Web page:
Wednesday, February 2, 2011

I Am Old

Last night I went to my first driving class.

As I've pointed out many times before, Maryland has an exceptionally tough set of hurdles you have to jump in order to get your license. You have to wait nine months after getting your permit before you can take the driver's exam, regardless of age (which means I may not be able to get a job for the entire year of 2011). And everyone has to take driver's ed, also regardless of age. Which means that I must spend thirty-six hours learning and growing as a motorist with people who were born after the death of Kurt Cobain.

It's probably going to be the most humbling/embarrassing experience of my entire life.

Anyway, it's me, six high-school-aged girls, and one high-school-aged boy. (I know they are all in high school because the instructor went around and had us introduce ourselves by name and school. "Hi, I'm Erica, I was born in Ronald Reagan's first term.") First, we watched a videotape (yes, VHS, and I'm guessing that only me and the instructor know how to even operate a VCR) called STREET SMART. The letters were formed out of actual streets, which is the kind of thing I find hilarious. In STREET SMART, a "guardian angel" dressed like Kid and/or Play counseled a number of rich white kids about staying cool on the road, paying attention, etc. while they huffed about and looked bored. At one point, one of the teenagers whined to his father that he didn't want to pay a toll because he's saving up for a Walkman. I wanted to pipe up and say "that's an iPod for my generation, kids. Also, did you know that stamps used to cost thirty cents? We used them to send this stuff called mail, which is like an e-mail, except you can hold it in your hand! Oh, what golden days those were."

During the break, one of the girls started talking to me, unaware that I am a few short months away from the big 3-0. I told her that I'm "way out of high school, but thanks for the compliment," and was then immediately mortified because wow, isn't being pleased that you look younger than you actually are something that old, vain women do? The kind of women who go to the bar at Red Lobster in dim lighting hoping to be carded, and then they ARE carded, but only because the waitstaff aren't dummies and know they'll get a better tip? The kind of women who self-identify as cougars? Just call me Blanche Devereaux.

After the break, we watched a less-hilarious videotape about teen driving deaths, which are the basis behind MD's draconian permit laws, and I was again reminded of how ill-equipped most states are to handle us elderly "rookie drivers." It's not that I think they should cut me some slack just because of my age... no actually I DO think exactly that. But the examples both the teacher and the video used were setting me up for this revelation: all these cautions about not driving after midnight to parties don't mean much when you're a boring married almost-thirtysomething, let alone "cruising at the mall" or playing "chicken." I may be less mature than most people my age (judging by how hard I laughed at a roller derby player with the name "Jenn Italia" at the match last week), but the days when I could be a demon behind the wheel are far behind me, and it's sort of frustrating to have to go through the same lectures as if my life experiences don't color my attitudes toward driving and as if I need the same amount/type of guidance as a teenager. I may only have a permit, I may still look like I'm in high school, but I can buy a Lobstertini without a fake ID, dammit!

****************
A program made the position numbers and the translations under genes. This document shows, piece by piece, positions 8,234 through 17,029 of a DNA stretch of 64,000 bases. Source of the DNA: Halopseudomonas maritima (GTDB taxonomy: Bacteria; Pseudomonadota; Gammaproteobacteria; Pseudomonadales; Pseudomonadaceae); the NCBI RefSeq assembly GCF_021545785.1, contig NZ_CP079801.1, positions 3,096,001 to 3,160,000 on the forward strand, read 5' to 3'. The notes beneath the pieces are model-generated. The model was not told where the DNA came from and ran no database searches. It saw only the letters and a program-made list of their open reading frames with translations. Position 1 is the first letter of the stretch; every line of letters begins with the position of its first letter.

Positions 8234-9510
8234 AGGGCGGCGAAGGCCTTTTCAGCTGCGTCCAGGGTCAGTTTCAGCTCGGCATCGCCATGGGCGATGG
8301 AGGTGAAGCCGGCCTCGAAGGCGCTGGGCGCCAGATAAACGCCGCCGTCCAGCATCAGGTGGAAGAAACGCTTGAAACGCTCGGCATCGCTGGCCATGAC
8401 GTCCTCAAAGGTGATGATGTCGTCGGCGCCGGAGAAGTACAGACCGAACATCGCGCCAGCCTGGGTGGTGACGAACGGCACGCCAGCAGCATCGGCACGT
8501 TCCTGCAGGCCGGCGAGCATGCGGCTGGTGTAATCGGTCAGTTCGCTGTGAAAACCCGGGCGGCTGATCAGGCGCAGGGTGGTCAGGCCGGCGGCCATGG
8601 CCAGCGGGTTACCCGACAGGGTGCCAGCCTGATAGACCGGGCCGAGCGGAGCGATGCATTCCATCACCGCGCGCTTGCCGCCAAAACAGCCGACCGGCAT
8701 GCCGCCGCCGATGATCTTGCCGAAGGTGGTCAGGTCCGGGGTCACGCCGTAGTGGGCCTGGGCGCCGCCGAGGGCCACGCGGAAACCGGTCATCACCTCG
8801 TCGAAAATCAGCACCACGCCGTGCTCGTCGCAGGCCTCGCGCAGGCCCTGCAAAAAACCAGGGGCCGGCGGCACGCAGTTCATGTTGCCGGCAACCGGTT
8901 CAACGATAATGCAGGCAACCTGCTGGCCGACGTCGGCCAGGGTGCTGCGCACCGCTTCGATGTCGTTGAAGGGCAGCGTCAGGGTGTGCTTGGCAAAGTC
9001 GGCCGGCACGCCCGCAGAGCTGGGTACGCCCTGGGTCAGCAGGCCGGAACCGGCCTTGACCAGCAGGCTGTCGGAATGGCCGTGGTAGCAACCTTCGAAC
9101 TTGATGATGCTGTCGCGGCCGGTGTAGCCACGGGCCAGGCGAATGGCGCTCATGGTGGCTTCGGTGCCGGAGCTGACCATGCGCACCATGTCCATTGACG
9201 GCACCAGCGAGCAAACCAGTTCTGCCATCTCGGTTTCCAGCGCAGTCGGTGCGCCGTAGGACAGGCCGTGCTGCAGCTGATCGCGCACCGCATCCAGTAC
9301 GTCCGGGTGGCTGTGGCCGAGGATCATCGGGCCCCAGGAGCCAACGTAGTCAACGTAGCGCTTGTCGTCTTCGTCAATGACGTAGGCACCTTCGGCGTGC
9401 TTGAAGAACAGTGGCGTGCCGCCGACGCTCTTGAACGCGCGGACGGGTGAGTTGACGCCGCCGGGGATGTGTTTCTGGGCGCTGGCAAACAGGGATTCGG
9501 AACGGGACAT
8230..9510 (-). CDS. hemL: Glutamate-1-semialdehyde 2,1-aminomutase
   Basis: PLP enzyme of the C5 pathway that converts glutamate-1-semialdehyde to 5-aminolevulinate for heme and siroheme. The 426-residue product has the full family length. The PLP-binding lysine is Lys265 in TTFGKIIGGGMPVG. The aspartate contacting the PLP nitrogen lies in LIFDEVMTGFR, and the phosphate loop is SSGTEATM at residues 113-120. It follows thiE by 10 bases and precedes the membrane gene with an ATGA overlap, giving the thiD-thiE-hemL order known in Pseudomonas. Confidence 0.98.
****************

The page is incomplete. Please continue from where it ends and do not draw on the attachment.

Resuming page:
I sort of think that there needs to be a driving-instruction videotape geared to the 25-and-older set, STREET SMARTER (the logo is also made out of streets except they are worn down and broken in parts, because they are older!). It could cover such topics as:

● how to cleverly conceal your lack of a driver's license from potential employers!

● how to structure your entire life around your deficits!

● In the movie Inception, why didn't Fischer recognize the people around him on the plane after he woke up? Why didn't Saito just buy Fischer's corporation, or have Fischer killed? Why didn't the free-fall gravity affect the people in the snow dream? And why couldn't Leonardo DiCaprio just fly his kids to France instead of hatching a complicated reality-bending scheme to get back into America?

● If a man on steroids dressed in a shark suit fought a sick gorilla dressed in a bear suit on the moon, who would win?

● and many more!

It can even be a cautionary tale for those fresh-faced new drivers born during the awful aughts: don't be like us! Get it while you're young! Otherwise, you're going to have to sit in a class with people twelve years younger than you who listen to their music on hyperboxes surgically implanted into their skulls and are ruled over by a wise android known as Benevolentus XII, who is definitely not a human killer. No sirree Bob.

2 comments:

  1. every driver's ed class should have moar inception. there was plenty of driving in that movie!


    seriously though, i loved this post. a++

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  2. Thanks!

    Inception was a beautiful movie, and I loved it when I first saw it, but as I thought about the plot holes more, I liked the movie less. I can't wait to see the Rifftrax though.

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